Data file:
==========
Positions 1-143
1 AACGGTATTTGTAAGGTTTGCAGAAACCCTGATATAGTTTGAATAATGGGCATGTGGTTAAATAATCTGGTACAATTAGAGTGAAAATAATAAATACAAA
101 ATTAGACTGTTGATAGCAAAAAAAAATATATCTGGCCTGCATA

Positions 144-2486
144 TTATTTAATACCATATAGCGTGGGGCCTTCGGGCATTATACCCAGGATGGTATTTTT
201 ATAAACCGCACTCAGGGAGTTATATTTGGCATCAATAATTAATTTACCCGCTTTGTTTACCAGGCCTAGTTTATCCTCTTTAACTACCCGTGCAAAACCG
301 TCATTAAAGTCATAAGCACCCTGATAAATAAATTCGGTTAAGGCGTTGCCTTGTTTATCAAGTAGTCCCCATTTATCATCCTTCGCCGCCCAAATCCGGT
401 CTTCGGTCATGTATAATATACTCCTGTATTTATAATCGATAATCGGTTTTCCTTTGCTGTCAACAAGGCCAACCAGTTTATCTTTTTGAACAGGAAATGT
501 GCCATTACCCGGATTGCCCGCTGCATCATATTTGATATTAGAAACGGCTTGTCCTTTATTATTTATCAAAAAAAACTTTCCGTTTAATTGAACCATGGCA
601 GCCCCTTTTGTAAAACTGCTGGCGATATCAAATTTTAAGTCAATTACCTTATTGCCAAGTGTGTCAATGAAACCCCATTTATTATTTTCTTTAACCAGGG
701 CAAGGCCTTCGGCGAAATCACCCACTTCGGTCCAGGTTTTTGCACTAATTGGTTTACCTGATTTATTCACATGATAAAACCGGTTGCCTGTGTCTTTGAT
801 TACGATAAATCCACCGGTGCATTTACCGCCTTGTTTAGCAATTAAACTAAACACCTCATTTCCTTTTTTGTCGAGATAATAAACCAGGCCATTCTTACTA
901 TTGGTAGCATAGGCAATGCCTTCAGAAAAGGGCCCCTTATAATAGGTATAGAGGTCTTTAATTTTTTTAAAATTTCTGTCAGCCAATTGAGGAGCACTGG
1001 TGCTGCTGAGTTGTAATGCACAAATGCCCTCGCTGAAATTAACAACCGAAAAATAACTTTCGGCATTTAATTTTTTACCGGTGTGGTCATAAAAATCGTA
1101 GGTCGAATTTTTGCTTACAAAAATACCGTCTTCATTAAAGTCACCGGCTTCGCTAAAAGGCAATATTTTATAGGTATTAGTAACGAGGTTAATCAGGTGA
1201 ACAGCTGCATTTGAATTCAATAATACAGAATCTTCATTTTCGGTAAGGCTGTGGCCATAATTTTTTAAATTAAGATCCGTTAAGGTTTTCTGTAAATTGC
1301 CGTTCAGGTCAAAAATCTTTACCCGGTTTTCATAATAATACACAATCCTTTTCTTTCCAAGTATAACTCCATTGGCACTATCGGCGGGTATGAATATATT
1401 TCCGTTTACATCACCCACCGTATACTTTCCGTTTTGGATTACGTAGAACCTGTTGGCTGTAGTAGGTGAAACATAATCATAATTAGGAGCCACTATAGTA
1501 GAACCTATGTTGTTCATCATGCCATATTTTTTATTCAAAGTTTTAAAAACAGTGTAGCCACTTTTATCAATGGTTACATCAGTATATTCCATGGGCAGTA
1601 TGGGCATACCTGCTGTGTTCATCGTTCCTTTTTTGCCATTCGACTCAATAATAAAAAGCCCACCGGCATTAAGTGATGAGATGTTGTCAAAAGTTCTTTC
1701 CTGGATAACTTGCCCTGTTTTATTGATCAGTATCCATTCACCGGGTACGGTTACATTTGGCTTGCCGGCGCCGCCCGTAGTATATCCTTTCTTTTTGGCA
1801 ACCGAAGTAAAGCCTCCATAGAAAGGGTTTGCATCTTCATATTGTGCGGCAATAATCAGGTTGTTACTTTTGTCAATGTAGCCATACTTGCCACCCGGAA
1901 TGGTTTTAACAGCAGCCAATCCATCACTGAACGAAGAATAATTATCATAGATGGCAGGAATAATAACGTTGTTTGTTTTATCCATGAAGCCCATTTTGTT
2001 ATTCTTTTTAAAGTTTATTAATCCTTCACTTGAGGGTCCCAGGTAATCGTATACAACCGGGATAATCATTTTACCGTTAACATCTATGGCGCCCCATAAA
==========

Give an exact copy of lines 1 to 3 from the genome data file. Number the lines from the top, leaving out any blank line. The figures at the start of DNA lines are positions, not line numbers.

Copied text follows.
Positions 1-143
1 AACGGTATTTGTAAGGTTTGCAGAAACCCTGATATAGTTTGAATAATGGGCATGTGGTTAAATAATCTGGTACAATTAGAGTGAAAATAATAAATACAAA
101 ATTAGACTGTTGATAGCAAAAAAAAATATATCTGGCCTGCATA